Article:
To obtain a doctorate in industrial-organizational psychology, learners need to earn around 75 graduate credits, including the 20 credits reserved for dissertation research. Most industrial and organizational psychology programs allow degree-seekers to transfer 30 credits of prior psychology graduate credits.
A typical Ph.D. in industrial and organizational psychology takes around five years of full-time study to complete. However, students with a prior master's in this discipline may be able to finish in 3-4 years of full-time study.
Some programs for industrial-organizational psychology provide online and hybrid degree options, sometimes combined with an in-person practicum, internship, or assistantship in a laboratory or clinic.
- The first step to becoming an I-O psychologist is to earn a bachelor's degree from an accredited college or university.
- After earning a bachelor's degree, prospective graduate students must typically prepare for and take the GRE. Some programs for industrial-organizational psychology waive the GRE for U.S. citizens, permanent residents (i.e., green card holders), and DACA recipients.
- After receiving their GRE scores, degree-seekers should then examine which graduate programs for industrial-organizational psychology best suit their individual learning style and personal preferences.
- To be admitted into a graduate program for industrial-organizational psychology, applicants must submit an online application. Typical application materials include a CV, letters of recommendation, transcripts, GRE scores, a statement of purpose, a writing sample, and a nonrefundable application fee.
- Once admitted into a graduate program, learners must complete core, concentration, and elective courses and a thesis, practicum, or dissertation.
- To obtain licensure and certification in the field or the equivalent job qualifications, graduates must then obtain the necessary work experience through the completion of an internship.
- After obtaining the required licensure (if any), certification, and work experience, graduates can then begin the job application process.
Industrial-Organizational Psychology Education Requirements
A bachelor's degree or even a high school diploma may suffice for industrial psychology job candidates with several years of relevant work experience. Still, most corporations require a master's or doctoral degree in the field, plus industry-specific certification.
A teaching position in industrial-organizational psychology at a two-year college also requires a master's degree in the discipline. To qualify for an academic position at a four-year college or university, however, candidates must obtain a Ph.D.
To practice as a psychologist in a clinical setting or secure an industrial psychology job with the term "psychology" in the title, candidates must obtain a license from the relevant state or provincial board. Industry-specific certification provides proof of competency in industrial-organizational psychology and can make graduates more competitive on the job market.
Master's and Ph.D. programs for industrial-organizational psychology typically require prospective students to hold a bachelor's degree in psychology or a related area from an accredited postsecondary institution or the College Board. However, some graduate programs for industrial-organizational psychology may accept applicants with a bachelor's in any field.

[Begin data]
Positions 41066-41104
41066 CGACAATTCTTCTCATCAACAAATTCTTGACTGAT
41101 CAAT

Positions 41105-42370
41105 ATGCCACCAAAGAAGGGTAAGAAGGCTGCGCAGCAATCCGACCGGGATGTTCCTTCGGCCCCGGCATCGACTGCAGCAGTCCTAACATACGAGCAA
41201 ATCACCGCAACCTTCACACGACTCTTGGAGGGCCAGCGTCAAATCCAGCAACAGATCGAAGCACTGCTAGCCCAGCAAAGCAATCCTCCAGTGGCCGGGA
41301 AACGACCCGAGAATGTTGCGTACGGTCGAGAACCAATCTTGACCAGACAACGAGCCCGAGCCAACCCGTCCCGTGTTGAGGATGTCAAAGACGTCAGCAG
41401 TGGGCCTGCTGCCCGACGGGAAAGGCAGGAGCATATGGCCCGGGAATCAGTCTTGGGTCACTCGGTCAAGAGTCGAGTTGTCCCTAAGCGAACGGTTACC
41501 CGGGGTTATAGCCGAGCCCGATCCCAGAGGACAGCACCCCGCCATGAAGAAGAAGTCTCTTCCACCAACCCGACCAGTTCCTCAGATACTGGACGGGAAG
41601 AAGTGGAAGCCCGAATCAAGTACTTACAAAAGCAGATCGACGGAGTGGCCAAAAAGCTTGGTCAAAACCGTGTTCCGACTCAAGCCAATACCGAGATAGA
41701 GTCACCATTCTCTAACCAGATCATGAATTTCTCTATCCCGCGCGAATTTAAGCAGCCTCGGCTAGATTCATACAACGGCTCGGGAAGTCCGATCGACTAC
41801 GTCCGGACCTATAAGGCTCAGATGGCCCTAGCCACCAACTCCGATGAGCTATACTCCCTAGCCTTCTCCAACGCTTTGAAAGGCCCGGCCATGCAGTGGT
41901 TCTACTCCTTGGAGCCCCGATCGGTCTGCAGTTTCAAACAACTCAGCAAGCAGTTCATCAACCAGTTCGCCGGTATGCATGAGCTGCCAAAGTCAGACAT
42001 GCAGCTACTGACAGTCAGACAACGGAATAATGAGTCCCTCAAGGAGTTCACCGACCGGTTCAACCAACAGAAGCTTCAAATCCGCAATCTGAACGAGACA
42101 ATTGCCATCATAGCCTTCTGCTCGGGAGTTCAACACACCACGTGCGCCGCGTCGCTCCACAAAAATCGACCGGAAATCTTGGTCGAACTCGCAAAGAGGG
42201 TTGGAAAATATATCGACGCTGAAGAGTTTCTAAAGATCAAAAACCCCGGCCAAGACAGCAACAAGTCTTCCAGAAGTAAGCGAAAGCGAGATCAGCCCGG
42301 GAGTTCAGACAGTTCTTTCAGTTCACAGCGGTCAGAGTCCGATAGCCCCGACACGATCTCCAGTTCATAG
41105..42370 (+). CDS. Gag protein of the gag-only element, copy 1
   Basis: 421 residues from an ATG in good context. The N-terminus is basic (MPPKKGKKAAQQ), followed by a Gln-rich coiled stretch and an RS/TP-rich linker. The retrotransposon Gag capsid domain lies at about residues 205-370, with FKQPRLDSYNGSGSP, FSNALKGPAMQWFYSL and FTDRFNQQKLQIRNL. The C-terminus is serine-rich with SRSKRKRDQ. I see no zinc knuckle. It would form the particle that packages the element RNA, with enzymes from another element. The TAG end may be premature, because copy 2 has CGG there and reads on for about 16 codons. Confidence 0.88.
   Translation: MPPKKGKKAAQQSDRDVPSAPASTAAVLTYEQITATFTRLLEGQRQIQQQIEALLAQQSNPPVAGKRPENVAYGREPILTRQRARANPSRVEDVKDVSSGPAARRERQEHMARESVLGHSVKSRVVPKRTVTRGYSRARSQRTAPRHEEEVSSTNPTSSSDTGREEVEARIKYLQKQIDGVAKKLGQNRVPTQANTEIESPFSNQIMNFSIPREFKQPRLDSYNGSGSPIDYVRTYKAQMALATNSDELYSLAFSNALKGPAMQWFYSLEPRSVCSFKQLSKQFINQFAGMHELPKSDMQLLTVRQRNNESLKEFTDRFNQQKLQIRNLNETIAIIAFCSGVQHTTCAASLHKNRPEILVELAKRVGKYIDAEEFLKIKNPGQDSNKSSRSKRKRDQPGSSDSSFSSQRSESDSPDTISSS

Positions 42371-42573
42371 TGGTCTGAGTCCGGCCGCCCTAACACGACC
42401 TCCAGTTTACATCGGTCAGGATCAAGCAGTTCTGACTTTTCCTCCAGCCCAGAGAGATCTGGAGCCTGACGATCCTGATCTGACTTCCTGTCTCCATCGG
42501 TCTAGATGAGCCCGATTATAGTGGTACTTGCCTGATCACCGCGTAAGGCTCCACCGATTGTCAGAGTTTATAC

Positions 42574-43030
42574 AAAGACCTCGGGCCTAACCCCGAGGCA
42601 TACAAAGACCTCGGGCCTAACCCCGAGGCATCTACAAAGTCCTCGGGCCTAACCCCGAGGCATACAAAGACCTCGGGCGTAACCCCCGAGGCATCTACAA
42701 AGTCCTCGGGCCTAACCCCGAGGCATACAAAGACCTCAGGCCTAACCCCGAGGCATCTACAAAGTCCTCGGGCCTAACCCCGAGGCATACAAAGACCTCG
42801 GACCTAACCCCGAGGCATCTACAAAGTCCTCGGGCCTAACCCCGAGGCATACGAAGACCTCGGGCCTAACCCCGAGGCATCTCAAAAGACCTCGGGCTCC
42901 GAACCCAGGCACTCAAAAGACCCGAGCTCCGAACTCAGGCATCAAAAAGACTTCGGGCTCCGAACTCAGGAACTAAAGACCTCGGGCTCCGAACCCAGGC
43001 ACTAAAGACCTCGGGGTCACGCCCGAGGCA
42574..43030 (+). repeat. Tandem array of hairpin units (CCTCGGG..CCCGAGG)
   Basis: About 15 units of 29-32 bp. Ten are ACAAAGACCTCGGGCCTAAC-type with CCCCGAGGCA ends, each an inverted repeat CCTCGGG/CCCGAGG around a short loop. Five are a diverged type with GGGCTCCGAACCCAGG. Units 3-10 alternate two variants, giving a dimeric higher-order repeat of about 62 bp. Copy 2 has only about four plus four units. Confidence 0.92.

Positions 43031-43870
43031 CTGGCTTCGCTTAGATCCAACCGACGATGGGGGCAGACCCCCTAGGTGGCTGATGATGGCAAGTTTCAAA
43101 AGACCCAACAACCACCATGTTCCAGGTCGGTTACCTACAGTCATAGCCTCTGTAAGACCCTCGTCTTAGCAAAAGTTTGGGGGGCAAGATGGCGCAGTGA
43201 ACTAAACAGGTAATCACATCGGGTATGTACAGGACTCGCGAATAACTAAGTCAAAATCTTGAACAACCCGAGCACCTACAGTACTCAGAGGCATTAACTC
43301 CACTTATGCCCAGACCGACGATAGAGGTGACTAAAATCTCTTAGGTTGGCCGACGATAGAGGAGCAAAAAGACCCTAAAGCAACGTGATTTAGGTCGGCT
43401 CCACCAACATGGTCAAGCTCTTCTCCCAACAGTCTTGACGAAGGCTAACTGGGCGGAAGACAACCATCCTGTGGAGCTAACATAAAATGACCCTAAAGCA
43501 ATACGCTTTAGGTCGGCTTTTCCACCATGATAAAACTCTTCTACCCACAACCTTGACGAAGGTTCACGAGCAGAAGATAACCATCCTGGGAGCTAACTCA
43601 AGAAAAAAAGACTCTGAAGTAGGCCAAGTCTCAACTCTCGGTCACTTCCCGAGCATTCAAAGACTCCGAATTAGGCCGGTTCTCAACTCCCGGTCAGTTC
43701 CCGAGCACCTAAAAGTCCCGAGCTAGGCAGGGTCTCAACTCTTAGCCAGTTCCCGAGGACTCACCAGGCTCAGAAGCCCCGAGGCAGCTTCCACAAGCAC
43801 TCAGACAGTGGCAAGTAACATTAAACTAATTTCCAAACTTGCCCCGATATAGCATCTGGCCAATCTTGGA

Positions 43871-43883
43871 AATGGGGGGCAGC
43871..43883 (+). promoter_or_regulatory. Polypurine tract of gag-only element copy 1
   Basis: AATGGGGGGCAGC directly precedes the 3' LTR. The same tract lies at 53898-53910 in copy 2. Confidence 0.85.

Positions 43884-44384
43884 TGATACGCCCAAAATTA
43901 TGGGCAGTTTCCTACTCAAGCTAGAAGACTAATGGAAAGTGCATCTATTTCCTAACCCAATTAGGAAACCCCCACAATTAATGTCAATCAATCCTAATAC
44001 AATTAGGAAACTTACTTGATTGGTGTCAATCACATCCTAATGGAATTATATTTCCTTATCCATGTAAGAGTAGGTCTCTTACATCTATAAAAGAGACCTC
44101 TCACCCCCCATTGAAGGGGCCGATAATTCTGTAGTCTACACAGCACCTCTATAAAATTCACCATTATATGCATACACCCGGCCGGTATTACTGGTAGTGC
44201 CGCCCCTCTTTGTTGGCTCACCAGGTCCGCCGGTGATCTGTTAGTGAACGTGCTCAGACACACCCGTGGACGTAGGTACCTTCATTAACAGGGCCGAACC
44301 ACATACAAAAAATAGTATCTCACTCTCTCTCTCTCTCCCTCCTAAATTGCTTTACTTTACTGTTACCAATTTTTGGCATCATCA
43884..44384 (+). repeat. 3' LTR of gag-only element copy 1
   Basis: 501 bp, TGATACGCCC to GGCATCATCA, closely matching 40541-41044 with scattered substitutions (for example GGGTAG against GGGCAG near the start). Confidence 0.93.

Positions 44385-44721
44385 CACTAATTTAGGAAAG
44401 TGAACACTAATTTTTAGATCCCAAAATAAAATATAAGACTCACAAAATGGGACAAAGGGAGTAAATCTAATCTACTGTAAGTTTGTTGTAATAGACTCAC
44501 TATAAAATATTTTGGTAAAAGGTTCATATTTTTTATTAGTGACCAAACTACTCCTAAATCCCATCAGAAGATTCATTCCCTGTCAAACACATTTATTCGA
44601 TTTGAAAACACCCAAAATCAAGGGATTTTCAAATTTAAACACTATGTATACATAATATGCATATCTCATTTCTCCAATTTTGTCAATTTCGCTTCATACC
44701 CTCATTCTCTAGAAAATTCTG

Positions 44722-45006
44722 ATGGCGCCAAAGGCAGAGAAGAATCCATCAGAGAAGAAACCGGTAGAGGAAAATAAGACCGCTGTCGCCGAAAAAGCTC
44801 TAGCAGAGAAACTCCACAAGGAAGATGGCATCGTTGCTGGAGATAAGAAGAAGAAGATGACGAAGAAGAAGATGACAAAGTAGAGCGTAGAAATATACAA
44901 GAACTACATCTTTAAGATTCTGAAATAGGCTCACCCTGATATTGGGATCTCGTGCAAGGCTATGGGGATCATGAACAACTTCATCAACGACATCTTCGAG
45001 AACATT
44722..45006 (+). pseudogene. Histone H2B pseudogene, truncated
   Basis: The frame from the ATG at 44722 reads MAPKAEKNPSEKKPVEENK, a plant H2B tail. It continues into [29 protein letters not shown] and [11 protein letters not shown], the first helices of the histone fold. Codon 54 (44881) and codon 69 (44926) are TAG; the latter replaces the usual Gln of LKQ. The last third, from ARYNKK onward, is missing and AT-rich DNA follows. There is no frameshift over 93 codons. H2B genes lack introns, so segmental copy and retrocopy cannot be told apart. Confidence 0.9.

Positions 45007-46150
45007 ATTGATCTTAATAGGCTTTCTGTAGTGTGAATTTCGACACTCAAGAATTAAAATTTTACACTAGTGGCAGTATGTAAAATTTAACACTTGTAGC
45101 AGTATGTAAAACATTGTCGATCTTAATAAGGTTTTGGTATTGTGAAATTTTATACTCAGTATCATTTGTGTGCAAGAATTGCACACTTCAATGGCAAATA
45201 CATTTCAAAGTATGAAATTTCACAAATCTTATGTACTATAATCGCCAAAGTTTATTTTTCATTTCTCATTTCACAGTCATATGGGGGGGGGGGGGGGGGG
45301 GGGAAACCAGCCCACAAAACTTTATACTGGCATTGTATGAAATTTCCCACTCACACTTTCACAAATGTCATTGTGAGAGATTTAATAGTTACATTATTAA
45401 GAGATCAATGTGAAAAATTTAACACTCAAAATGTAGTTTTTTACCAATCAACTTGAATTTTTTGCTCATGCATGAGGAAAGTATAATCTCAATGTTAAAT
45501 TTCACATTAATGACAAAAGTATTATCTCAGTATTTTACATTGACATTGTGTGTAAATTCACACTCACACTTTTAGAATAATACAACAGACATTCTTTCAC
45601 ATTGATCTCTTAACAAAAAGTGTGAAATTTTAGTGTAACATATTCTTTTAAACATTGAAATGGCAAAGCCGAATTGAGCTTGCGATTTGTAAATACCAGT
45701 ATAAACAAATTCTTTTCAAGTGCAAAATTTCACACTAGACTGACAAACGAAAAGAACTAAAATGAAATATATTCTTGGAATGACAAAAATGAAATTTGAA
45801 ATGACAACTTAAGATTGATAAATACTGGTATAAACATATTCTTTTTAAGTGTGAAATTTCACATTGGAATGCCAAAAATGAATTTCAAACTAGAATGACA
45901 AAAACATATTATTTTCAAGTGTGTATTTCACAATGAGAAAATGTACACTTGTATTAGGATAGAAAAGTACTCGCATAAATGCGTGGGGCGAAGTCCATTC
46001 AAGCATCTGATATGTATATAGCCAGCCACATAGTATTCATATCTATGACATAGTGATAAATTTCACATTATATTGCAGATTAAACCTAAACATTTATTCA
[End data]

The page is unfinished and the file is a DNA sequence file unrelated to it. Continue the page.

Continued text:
Required Experience for I-O Psychologists
Industrial psychology jobs in HR do not require a bachelor's degree in industrial-organizational psychology. But most employers only hire candidates without a bachelor's degree in the field if they possess 3-7 years of HR-related work experience and industry-specific certification.
Even with a bachelor's or graduate degree in hand, most hires in industrial psychology jobs in HR departments have 1-4 years of HR-related work experience.
Managerial, coaching, and consulting positions in industrial-organizational psychology tend to require a master's or doctoral degree in the field, plus at least two years of supervised work experience. A practicum, postdoctoral program, or internship can count toward this work experience.
Industrial-Organizational Psychology Internship Opportunities
Master's students often choose between a practicum and a thesis, both of which take around 6-12 months to complete. A master's thesis addresses a theoretical or practical problem and is conducted under the supervision of a faculty member.
During a practicum, learners assist a seasoned professional with consulting, coaching, or assessment activities, such as organizational coaching or the design and administration of vocational surveys.
Ph.D. students must complete a dissertation, which usually takes two years of full-time research and writing. A dissertation is substantially longer than a thesis and typically requires conducting original experimental or clinical research.
Graduate students do not typically receive any payment for completing their practicum, thesis, or dissertation. However, most doctoral programs and some master's programs offer teaching and research assistantships, which come with a tuition waiver and a graduate stipend.
Doctoral programs for industrial-organizational psychology may offer a paid internship or postdoc to qualified graduates. Paid internships are also available in many public and private organizations.
Licensing for I-O Psychologists
The requirements for obtaining licensure in professional psychology vary across the 50 states and the District of Columbia. The Association of State and Provincial Psychology Boards (ASPPB) makes the Examination for Professional Practice in Psychology (EPPP) — a standardized test for licensure in psychology — available to all state and provincial boards.